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Upskilling the Multi-Channel Field Team: Whose Job Is It?

By November 30, 2019March 29th, 2021Focus On Training


Upskilling the Multi-Channel Field Team: Whose Job Is It?

Feature Story – By Kristin Scott

As solutions become more sophisticated, training curricula should evolve to incorporate new skills and competencies.

The use of technology solutions focused on healthcare providers (HCP) and requiring pull-through integration from field sales and account management teams is growing. This means that field teams are increasingly deciding which channel to access based on company data, customer preference and their own abilities and preferences.

But who within the commercial operations team is ensuring that teams have the skillsets to truly optimize the sophisticated tools? TGaS Advisors surveyed life science leaders from commercial learning and development, field/sales operations and omni channel marketing to find out.

Customer relationship management (CRM) and rep-triggered email are the most often employed customer-focused solutions requiring field sales and account teams pull-through integration. (Figure 1)

As solutions other than CRM (such as remote engagement/tele-detailing, virtual lunch-and-learns and next-best action) gain utilization and become more sophisticated, training curricula should evolve to incorporate new skills and competencies.

Respondents rated the top three skills required to effectively pull through integration of solutions as selling/customer interaction, account management/planning and functional/technical. (Figure 2)

Ninety-five percent are training on how to use, but fewer than 50 percent are offering application-based, experiential or continuous training on the nuances involved with understanding each customer’s practice setting, preferences and predicted response, and integrating the business acumen with the technology as the customer relationship progresses.

Interestingly, business acumen was not rated among the top three skills required, but was listed as the most urgent change needed to optimize multichannel integration pull-through moving forward.

The role of “soft skills” that received relatively lower ratings might be worth monitoring as the complex matrix of technological preferences and limitations within generational spans of field and account teams, customers, omnichannel marketers and trainers continues to grow. (Figure 3)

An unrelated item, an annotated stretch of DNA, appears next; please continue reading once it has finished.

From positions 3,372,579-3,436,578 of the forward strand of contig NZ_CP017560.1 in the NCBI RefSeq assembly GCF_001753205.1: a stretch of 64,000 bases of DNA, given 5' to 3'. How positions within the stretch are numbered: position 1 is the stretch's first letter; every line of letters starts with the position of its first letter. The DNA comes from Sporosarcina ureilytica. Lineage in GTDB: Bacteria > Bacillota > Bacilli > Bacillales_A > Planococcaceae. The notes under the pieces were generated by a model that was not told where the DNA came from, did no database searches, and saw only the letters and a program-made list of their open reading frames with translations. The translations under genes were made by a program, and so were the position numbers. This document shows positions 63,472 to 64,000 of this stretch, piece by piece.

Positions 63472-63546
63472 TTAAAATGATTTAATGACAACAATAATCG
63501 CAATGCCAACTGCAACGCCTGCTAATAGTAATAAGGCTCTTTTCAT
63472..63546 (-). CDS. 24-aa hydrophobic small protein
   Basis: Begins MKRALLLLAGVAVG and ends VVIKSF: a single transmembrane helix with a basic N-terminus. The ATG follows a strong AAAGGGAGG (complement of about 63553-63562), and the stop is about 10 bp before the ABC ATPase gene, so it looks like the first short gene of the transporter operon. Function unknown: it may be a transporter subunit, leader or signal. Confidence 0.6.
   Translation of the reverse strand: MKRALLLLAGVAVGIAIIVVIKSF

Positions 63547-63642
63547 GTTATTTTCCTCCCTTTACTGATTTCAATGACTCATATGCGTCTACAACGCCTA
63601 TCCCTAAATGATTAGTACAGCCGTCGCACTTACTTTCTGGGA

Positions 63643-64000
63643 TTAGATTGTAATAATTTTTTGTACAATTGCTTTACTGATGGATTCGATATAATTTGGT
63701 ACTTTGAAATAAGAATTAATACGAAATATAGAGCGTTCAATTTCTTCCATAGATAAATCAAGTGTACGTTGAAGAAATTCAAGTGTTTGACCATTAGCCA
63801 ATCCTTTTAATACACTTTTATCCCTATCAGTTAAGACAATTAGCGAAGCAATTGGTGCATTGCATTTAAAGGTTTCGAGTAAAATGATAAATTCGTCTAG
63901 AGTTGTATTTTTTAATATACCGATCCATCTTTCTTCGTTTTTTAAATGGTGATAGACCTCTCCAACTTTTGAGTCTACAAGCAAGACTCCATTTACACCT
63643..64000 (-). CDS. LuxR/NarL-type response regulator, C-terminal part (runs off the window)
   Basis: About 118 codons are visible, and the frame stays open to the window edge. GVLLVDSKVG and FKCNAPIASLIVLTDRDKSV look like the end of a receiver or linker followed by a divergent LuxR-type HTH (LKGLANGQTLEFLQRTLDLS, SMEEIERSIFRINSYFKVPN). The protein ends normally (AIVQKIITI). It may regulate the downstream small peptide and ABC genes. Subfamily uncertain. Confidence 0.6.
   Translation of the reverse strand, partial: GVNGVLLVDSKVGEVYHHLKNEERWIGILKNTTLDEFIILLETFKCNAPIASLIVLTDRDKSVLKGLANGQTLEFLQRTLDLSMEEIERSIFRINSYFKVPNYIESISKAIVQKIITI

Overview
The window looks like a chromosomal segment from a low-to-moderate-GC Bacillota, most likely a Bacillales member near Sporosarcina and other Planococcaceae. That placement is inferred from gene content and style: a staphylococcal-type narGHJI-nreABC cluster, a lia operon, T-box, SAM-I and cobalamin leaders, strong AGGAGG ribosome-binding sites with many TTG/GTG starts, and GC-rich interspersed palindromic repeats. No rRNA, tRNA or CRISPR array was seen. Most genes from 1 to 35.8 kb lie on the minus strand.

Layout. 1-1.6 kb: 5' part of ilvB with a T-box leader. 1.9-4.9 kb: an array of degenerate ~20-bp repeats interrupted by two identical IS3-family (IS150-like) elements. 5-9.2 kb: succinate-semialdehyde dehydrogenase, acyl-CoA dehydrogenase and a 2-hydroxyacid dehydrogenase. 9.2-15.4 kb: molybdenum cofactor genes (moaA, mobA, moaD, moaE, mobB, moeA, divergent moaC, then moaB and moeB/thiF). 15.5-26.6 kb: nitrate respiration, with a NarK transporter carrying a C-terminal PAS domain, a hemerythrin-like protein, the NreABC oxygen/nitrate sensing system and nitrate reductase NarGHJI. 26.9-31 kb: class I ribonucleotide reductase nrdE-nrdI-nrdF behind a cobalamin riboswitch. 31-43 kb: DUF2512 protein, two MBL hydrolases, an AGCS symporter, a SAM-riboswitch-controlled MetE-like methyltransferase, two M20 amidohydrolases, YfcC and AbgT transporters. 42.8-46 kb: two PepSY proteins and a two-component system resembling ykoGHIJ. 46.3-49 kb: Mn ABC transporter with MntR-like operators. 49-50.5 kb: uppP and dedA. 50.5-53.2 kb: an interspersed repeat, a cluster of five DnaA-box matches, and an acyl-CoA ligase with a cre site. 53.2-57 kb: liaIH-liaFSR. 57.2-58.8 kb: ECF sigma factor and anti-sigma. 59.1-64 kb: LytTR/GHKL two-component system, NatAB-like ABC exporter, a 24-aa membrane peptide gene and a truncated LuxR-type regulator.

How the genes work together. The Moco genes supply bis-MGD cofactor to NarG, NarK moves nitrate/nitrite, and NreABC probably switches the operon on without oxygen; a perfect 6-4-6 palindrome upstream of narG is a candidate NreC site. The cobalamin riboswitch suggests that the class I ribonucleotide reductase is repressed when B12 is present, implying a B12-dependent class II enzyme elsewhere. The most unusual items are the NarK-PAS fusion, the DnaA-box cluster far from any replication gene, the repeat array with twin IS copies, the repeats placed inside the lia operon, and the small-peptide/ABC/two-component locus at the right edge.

Currently, there are many hands in the pot and not much evidence of a comprehensive strategy to make sure the expectations of the field teams are clear to everyone, that the competencies and skills needed are defined or that each functional area understands its role and remit.

  • Field/sales operations is primarily responsible for delivering initial/technical training.
  • Brands are primarily responsible for delivering capabilities/content training.
  • Commercial learning and development and field management are primarily responsible for delivering continuous and advanced training. (Figure 4)

A lack of comprehensive strategy is also reflected in the variety of responses about how organizations are measuring the return on investment (ROI) of these solutions and whose responsibility that is. (Figure 5)

Forty-four percent of respondents were unsure of the metrics being used to determine effectiveness. (Figure 6)

A multi-functional and comprehensive approach to training and measuring impact could improve organizational total ROI.

Challenges to upskilling include leadership, organizational alignment, change management and cross-functional partnerships. All might be addressed by an intentional team-based approach to the organizational purpose and expectations of HCP-focused technology solutions. Each function’s capabilities can then be clarified, and each role’s required competencies identified and supported directly with curriculum design, delivery and measurement.

Kristin Scott is director of learning and development solutions for TGaS, a division
of Trinity. For more information, email Kristin at


About LTEN

The Life Sciences Trainers & Educators Network ( is the only global 501(c)(3) nonprofit organization specializing in meeting the needs of life sciences learning professionals. LTEN shares the knowledge of industry leaders, provides insight into new technologies, offers innovative solutions and communities of practice that grow careers and organizational capabilities. Founded in 1971, LTEN has grown to more than 3,200 individual members who work in pharmaceutical, biotech, medical device and diagnostic companies, and industry partners who support the life sciences training departments.

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